There are two sides to every story; the generation of the 90’s babies and the generation of the babies that were born in recent years and our grandchildren and great grandchildren won’t know who to believe in this social media-socialising war.
I come from the generation of 90’s babies – 1998 to be exact. Growing up was filled with outdoor days, horse-riding, and colouring books. However, when my attention turns to my two younger siblings, born in 2005 and 2009, it’s phones and phones and more phones. The conversations stem from TikTok. The majority of the time I sit there and shake my head at the videos I’m subjected to when I visit my parents’ house.
It starts with me asking “How was school today?” and their answer is often a shrug with their eyes attached to their screens.
It’s disheartening because I think that eye contact is very important when having a conversation with someone; not staring at them and unblinking like a Wednesday Addams, but general eye-contact. A conversation about non-social media subjects would be lovely over a cup of tea too.
I’m guilty as charged when it comes to spending a lot of time on my phone. We live in a house in the countryside where there’s little to no signal and our internet data suffers as a result. Being in a place where there is signal especially in the city, we take advantage and get caught up on who’s posting what or what messages didn’t come through in the no-signal-zone.
We’ve all done it; the looking straight at our screens when someone is in our company and trying to converse with us. We assure them we are listening, but in reality, it’s difficult to listen to the important details when your eyes skim through an Instagram feed.
A friend of mine has this rule; whenever we’re in the car together as a group, there’s a ‘no phones allowed’ rule. Replying to a message is accepted, but overuse of our phones is frowned upon because socialising in person proves to be something that needs emphasising.
Personally, that rule is a favourite of mine. I once had a friend, yes, had a friend that constantly gave off to me for my mobile phone usage, but it was perfectly okay for her to be on hers all the time in my company. It drove me mad.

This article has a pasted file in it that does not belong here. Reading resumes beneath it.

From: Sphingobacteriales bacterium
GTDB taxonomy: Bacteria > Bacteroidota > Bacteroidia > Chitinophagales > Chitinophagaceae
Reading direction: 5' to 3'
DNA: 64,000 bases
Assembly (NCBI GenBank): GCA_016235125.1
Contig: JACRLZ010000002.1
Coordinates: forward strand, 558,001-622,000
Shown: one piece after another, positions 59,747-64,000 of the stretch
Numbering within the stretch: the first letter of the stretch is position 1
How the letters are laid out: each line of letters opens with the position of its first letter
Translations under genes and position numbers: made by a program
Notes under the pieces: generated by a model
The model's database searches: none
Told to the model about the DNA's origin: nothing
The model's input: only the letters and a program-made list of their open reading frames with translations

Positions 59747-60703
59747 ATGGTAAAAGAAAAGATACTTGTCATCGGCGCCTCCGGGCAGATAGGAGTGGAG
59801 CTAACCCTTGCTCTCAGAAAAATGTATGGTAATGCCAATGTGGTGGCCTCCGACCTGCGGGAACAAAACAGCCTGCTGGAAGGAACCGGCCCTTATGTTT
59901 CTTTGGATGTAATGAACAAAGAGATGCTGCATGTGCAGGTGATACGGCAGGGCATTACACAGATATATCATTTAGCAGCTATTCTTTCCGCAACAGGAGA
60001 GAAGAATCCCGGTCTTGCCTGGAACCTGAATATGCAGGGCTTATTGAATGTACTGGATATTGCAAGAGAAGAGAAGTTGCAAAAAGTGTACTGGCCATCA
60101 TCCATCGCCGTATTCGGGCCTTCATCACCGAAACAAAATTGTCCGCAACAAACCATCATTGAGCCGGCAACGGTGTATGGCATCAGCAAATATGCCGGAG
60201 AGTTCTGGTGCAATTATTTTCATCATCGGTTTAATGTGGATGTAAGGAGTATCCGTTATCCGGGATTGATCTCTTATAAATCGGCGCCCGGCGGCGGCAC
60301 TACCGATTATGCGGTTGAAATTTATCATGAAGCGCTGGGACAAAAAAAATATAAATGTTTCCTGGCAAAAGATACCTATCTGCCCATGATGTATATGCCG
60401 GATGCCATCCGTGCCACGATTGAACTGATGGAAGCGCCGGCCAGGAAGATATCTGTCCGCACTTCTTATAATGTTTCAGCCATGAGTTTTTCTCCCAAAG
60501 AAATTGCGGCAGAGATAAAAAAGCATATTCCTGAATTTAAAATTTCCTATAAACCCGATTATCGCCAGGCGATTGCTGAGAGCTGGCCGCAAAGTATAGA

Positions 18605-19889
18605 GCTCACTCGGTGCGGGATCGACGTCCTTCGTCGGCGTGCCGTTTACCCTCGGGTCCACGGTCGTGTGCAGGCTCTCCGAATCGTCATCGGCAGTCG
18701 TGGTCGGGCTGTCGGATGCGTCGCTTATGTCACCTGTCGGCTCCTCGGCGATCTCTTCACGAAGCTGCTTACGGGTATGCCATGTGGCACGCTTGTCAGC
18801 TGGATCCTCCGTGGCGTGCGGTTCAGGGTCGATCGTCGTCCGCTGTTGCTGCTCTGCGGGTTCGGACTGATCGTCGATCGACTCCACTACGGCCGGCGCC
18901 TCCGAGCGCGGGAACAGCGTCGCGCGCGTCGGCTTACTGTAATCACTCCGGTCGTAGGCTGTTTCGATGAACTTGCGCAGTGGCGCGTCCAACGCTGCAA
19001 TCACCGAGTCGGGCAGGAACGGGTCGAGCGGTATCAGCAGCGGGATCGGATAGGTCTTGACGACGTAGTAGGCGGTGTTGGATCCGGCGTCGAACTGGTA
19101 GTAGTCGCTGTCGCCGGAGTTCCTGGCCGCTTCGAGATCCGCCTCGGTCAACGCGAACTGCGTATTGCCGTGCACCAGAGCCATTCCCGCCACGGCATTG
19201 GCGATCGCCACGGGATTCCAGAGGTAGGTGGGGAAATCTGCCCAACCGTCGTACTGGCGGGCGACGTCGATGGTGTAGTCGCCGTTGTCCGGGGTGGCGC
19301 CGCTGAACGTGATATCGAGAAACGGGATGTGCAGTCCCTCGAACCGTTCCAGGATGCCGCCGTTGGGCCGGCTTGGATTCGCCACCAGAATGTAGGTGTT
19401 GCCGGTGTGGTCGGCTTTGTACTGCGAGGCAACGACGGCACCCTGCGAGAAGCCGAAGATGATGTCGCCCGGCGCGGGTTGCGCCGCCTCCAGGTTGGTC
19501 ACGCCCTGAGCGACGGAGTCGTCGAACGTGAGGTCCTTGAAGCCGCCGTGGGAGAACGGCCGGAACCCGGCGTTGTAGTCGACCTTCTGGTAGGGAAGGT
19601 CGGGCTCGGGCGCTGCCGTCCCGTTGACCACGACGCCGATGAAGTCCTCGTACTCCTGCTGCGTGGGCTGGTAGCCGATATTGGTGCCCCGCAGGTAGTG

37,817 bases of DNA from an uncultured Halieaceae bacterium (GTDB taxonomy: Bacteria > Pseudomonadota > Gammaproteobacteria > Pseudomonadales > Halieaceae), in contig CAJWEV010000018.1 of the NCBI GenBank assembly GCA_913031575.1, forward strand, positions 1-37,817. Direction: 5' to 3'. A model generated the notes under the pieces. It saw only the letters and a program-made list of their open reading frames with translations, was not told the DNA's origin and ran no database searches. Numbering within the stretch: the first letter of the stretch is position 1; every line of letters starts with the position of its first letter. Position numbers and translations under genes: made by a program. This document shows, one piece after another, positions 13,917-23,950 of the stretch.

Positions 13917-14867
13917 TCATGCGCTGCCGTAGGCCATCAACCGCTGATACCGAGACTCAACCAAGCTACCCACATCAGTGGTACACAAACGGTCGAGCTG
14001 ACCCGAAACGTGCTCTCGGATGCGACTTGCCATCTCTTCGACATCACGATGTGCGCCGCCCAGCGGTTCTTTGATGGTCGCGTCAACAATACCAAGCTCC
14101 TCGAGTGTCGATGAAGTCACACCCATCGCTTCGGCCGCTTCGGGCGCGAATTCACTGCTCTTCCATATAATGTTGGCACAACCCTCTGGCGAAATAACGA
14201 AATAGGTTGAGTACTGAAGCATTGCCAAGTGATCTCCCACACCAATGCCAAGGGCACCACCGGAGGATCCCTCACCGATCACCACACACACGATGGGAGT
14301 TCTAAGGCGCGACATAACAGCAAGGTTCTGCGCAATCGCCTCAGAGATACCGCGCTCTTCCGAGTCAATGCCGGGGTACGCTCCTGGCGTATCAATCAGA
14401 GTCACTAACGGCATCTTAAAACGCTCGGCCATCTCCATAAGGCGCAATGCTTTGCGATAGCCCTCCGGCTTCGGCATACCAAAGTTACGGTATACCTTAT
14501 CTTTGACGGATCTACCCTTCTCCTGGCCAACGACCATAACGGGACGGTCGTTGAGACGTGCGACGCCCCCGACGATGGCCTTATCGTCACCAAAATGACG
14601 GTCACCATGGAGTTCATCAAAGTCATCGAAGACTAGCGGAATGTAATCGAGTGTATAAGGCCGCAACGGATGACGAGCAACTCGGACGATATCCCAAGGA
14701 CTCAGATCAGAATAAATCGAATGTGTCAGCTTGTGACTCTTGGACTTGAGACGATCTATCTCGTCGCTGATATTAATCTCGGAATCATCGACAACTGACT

I see this in everyday life; groups of friends together, but none of them talk to each other because they’re all on their phones.
Couples in restaurants who don’t start eating their food straightaway because they need to capture their food at all camera angles and letting people know where they are through location.
People taking pictures of their friends only for them to tell them that it doesn’t look right and to take a better one through a different filter.
It’s all around us and creating a barricade over having genuine social interactions. My boyfriend and I keep our phones away while we’re in a restaurant and we slaughter our food when it’s brought to the table.
Sometimes we’ll take a nice picture of each other to capture a memory for our scrapbook, but when we’re together or in other’s company, we converse without a device in our hand.
It’s a problem – ongoing and growing – but the lesson we need to remember is; we can live without our phones for the times we socialise with other beings.
We genuinely can converse with others about general life subjects like college or work or hobbies as opposed to how many likes our pictures get on Instagram or how our snap scores grow every day, because social media shouldn’t hold a top spot in your life. The online world should not define your life. The online world should not control how you interact with people.
Your life should depend on the connections you make with people and that course you were thinking of taking in your extra time and not our follower count on apps that will surpass our lifetimes.
Social media; we need to minus the media and be social.